James saw his first Russian policeman then – a large silent man in dark blue uniform and red-starred cap who checked their papers. Grey-tuniced porters helped the family aboard the Moscow Express, a magnificent relic from pre-Revolution days. Once more the Bonds had their own compartment – this time with rose-pink shaded lamp and Victorian brass fittings. In the restaurant car, as foreign visitors with roubles, they ate even better than the night before – it was here, incidentally, that Bond formed a life-long love of caviare. All this made the arrival next day at Moscow something of a shock.

The British engineers and their families were quartered in Perlovska, a small village 20 miles from Moscow. While the Russians put up the best they had available for their foreign guests, the spoiled Monique absolutely couldn't handle a place with no shopping district or nightlife and grew worse as the winter set in.


Ten-year-old James Bond was getting an impression of Soviet Russia that has never really changed. Deep down he still believes this is a land of starving peasants, cowed citizens and an all-powerful secret police. These conclusions must have seemed dramatically confirmed by the events he witnessed in the early months of 1932.

Historians are still arguing the causes of the so-called Metro-Vickers trial of that year, when several of the leading British engineers on the power-station project were put on trial in Moscow, charged with sabotage.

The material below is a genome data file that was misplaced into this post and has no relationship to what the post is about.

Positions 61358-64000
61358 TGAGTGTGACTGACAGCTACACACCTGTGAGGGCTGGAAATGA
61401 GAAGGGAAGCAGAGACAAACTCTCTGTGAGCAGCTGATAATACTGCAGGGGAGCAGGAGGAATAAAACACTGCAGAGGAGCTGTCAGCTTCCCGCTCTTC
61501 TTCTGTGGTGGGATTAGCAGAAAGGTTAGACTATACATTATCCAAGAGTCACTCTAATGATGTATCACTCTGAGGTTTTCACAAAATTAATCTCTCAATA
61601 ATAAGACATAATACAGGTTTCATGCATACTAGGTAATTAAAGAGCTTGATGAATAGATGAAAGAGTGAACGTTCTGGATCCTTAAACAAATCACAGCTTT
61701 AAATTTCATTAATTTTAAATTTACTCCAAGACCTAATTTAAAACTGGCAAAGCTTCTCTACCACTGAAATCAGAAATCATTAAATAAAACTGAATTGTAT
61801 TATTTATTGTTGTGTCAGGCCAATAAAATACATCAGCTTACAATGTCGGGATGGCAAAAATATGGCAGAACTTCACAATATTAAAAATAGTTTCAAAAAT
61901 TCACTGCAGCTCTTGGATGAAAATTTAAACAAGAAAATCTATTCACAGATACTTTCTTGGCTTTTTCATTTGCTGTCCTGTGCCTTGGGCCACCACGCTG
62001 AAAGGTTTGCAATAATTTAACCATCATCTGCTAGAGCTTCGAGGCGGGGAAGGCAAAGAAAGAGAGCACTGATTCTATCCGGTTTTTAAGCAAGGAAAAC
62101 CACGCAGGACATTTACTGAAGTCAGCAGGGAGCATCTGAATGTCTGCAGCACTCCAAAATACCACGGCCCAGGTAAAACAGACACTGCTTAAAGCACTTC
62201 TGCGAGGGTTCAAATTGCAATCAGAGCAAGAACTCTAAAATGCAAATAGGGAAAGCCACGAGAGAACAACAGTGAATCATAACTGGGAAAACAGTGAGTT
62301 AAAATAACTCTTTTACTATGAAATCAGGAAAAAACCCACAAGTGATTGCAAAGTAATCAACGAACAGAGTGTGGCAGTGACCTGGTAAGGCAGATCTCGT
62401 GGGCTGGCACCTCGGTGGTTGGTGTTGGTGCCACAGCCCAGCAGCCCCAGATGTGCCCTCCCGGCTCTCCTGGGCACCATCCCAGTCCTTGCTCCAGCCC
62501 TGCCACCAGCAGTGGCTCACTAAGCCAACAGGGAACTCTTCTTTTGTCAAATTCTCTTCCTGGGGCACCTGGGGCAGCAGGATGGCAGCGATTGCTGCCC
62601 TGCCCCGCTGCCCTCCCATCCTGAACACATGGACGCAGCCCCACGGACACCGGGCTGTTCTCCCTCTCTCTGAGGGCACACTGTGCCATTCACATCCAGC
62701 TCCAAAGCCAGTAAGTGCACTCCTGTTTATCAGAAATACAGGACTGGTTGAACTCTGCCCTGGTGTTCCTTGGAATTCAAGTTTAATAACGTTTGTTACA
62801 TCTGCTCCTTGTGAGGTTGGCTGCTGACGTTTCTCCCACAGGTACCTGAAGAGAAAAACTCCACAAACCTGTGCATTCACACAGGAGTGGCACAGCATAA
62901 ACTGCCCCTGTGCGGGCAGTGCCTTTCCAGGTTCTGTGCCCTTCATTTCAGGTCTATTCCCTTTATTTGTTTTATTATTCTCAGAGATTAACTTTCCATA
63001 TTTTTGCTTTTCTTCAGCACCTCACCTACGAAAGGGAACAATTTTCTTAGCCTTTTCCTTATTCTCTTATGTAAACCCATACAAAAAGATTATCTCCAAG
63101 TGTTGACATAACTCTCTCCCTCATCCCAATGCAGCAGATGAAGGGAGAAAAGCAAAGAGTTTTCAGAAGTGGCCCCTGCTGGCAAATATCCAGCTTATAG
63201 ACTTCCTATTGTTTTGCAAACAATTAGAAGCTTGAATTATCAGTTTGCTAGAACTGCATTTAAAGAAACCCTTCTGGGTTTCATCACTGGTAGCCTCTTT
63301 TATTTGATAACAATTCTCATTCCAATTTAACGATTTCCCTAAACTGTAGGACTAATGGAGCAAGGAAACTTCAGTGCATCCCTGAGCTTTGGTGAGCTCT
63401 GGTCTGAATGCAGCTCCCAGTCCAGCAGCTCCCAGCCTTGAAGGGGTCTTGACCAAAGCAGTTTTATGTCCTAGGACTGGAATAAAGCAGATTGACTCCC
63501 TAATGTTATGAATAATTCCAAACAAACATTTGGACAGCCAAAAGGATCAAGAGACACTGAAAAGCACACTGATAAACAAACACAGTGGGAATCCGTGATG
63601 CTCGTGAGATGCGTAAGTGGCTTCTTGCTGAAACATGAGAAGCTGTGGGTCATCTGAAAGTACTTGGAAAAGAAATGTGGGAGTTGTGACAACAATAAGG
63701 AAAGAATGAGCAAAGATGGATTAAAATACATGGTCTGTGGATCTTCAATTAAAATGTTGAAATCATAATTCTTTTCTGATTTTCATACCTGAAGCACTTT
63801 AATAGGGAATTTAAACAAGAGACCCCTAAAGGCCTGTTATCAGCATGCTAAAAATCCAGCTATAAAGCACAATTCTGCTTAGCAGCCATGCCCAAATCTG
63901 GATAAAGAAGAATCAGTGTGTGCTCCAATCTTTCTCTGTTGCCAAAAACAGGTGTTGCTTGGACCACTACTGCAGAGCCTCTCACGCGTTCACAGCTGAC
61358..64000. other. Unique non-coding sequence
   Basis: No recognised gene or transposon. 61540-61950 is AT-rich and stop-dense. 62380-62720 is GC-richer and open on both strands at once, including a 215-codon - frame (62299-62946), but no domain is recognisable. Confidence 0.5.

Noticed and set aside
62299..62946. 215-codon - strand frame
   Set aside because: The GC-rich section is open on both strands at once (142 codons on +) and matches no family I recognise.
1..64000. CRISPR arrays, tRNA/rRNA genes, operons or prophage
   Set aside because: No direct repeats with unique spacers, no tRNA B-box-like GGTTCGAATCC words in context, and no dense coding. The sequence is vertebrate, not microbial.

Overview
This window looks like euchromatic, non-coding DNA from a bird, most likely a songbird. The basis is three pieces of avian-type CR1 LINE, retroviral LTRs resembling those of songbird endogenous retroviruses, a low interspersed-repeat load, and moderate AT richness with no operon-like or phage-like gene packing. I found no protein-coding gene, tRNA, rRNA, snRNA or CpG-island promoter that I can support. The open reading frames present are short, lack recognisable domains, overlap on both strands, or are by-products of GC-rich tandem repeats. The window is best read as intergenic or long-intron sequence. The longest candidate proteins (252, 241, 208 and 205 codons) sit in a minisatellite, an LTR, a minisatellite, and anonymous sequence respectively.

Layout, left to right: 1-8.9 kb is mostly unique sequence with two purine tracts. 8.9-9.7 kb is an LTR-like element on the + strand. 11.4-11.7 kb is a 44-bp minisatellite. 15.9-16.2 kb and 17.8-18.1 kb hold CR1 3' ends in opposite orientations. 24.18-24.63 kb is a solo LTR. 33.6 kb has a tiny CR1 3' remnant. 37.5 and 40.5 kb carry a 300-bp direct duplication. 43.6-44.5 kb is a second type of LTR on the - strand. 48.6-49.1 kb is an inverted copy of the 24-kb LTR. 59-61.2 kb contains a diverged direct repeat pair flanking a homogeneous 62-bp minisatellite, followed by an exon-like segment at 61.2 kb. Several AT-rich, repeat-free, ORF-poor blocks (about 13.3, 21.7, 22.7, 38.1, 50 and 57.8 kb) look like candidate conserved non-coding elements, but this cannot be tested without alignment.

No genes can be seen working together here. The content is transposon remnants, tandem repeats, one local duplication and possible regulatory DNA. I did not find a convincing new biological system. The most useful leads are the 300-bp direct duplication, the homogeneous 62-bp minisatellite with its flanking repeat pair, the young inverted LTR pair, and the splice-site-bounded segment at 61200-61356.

This was a show trial in 1933, in which 6 of the Metro-Vickers engineers were suddenly arrested and accused of sabotage and espionage. Stalin was paranoid about counter-revolutionaries and made a speech claiming that they had infiltrated the burgeoning Soviet economy, and it's suspected that the OGPU went nuts "uncovering" various plots to try and help Stalin's image by making him correct. In particular, they wanted to make sure that any engineers and technicians connected to the pre-communist regime knew their place and feared that any betrayal would be uncovered.

It started with the Metro-Vickers secretary being literally dragged into a car and roughly interrogated and forced to help with a frame job, then multiple others were arrested and put through long interrogations to break them down into signing false confessions.

At the trial, the Metro-Vickers engineers were accused of being paid to sabotage their equipment and that all of the equipment failures they had suffered were intentional. The trial received massive media coverage worldwide and was roundly criticized for the obvious sham that it was. Ultimately 4 were convicted and deported (while their "crimes" could have resulted in imprisonment or execution, it's believed the Soviets wanted to avoid causing too much damage to international relations by suddenly grabbing British engineers and shooting them for alleged crimes to help Stalin look strong).


For the Bond family, huddled in their freezing house in Perlovska, it was all hideously real. Andrew Bond's friend, the minister Tardovsky, had already been arrested. Rumours were everywhere. Then the six British engineers – the Bonds knew them personally – were carried off to the fearful Lubyanka prison, by the secret police. It seemed a miracle that Andrew was not among them.

Throughout the desperate weeks of the trial that followed, James Bond was to become one of the few Westerners to have lived through a Russian purge at first hand. (Those who condemn him for his anti-Communism should remember this.) He has not forgotten the scared families, the hopelessness of waiting, the cold dread of the next move of the police.

Andrew Bond became one of the main points of contact between the Kremlin, the British embassy, and the prisoners. Despite Monique's rapidly declining mental health, he adamantly refused to leave Russia until the trial was done.